Ask Reece

Dear Reece,

I joined Karma Co-op recently as I’m trying to eat more fresh food in the hopes of losing a few pounds. I’ve been stocking up on natural groceries, seeing the dietitian regularly, and watching videos from my dietician about the dangers of eating processed food and eating out. It’s been three months, and nothing has changed: my dietitian is frustrated with me, I can’t stick to the meal plans he sets up, most of the produce I buy goes bad before I use it, and I just end up feeling guilty. I want to change my behaviour and am trying, but somehow it never quite pans out. How can I improve my eating habits and lose weight?


A New Member


Dear New Member,

First, I am sorry to hear that your dietitian is frustrated with you. Health professionals should be equipped to provide support and information, not judgement.

I took a look at what evidence-based studies have to say about changing eating behaviour, and it’s fascinating, complex, and sometimes counter-intuitive. ​For example, a 2016 paper writes that “health consciousness” — having information about the health effects of food — does not correlate with healthy behaviour. Knowing what is healthy doesn’t prompt body-size change in most cases, and, at best, only shows a weak association, such as increased consumption of organic food. Actions related to health, like meal-planning, also don’t correlate to improved eating but may contribute to anti-fat bias​ (Wood 2016).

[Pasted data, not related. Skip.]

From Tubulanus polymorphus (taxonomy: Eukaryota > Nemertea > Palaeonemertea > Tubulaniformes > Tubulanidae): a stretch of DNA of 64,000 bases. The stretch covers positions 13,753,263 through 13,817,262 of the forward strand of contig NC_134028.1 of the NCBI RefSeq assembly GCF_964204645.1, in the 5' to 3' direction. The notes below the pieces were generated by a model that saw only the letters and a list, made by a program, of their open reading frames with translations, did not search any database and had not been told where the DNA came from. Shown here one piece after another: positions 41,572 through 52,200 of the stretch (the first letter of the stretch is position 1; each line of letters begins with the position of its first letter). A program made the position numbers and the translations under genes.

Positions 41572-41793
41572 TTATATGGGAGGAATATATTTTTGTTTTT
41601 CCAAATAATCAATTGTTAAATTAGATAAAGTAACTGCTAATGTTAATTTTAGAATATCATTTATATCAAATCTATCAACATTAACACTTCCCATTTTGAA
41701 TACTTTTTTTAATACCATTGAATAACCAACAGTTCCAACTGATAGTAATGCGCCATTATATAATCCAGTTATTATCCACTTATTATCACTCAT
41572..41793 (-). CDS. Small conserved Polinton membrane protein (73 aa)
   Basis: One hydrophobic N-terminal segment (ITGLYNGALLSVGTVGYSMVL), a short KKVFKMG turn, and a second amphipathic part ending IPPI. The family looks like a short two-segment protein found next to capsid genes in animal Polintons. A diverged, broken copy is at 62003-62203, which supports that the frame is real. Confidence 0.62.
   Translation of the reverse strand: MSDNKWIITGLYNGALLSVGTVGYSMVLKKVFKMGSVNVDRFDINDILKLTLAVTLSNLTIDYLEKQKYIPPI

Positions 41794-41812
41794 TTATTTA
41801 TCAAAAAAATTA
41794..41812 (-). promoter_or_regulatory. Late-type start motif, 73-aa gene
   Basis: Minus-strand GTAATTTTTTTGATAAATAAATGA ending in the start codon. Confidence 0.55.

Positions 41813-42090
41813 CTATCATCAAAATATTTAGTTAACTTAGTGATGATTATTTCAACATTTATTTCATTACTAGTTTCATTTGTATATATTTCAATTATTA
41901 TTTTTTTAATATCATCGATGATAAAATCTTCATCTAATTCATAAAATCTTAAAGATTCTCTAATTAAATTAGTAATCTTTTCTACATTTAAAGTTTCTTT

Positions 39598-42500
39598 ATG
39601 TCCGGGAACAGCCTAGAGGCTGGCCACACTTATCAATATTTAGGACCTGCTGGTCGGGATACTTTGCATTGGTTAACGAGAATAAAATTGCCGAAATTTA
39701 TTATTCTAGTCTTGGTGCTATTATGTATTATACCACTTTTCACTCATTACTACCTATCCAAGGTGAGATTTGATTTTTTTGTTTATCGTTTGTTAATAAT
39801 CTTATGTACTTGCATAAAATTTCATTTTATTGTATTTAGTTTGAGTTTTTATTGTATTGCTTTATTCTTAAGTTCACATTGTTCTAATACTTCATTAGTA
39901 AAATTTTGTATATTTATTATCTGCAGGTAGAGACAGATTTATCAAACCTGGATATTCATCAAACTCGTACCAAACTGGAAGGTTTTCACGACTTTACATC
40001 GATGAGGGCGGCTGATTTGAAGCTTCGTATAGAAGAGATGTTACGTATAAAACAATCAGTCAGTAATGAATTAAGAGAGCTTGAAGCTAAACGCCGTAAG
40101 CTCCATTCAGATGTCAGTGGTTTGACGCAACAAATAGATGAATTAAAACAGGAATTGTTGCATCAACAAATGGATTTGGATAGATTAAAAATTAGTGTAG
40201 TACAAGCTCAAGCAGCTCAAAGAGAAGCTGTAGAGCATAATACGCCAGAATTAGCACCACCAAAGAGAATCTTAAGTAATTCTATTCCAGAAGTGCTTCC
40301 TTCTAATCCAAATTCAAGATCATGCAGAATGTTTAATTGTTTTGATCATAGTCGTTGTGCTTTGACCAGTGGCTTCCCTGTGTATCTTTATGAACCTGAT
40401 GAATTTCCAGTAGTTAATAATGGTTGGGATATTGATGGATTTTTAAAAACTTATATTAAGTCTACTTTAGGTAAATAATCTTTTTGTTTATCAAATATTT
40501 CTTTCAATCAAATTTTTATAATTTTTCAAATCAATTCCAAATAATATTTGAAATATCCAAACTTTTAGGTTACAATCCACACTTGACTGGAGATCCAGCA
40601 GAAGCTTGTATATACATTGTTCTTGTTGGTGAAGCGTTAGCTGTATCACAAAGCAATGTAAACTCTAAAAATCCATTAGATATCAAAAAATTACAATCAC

An article your dietitian could take a look at talks about the causes of food choice behaviour — examining the variables other than intention that affect what we choose to eat, including beliefs, marketing, food literacy, taste, culture, and more (Scott 2017).

So, if intention and health education don’t work to change eating behaviour, guess what does? Being curious (i.e., non-judgmental) and in the present, and paying attention to the process of eating. Yes, it’s mindfulness, and yes, that can feel a little like cheesy pop-psychology, but it’s been shown to work to change eating behaviour in relatively large trials (Hendrickson 2017). Plus, it’s a lot more inclusive and less shame-inducing than the alternatives. I would add that eating habits are only one small part of what affects weight: genes, intestinal microbiome, and other factors play important roles; though, contrary to popular belief, exercise does not (Science Vs. podcast episode).

My point of view? Relax about weight/weight loss, focus on enjoying quality food, and avoid people (especially professionals) who are judgmental about weight.


Ask Reece is the e-Chronicle’s advice column by Karma working member Reece Steinberg, a health sciences librarian and food enthusiast. Reece provides advice with input from a variety of sources, including anything from traditional etiquette columns to peer-reviewed scientific articles. He answers Karma member questions about dietary lifestyles, food science and fermentation, eating etiquette, and anything else food-related. Please email your questions to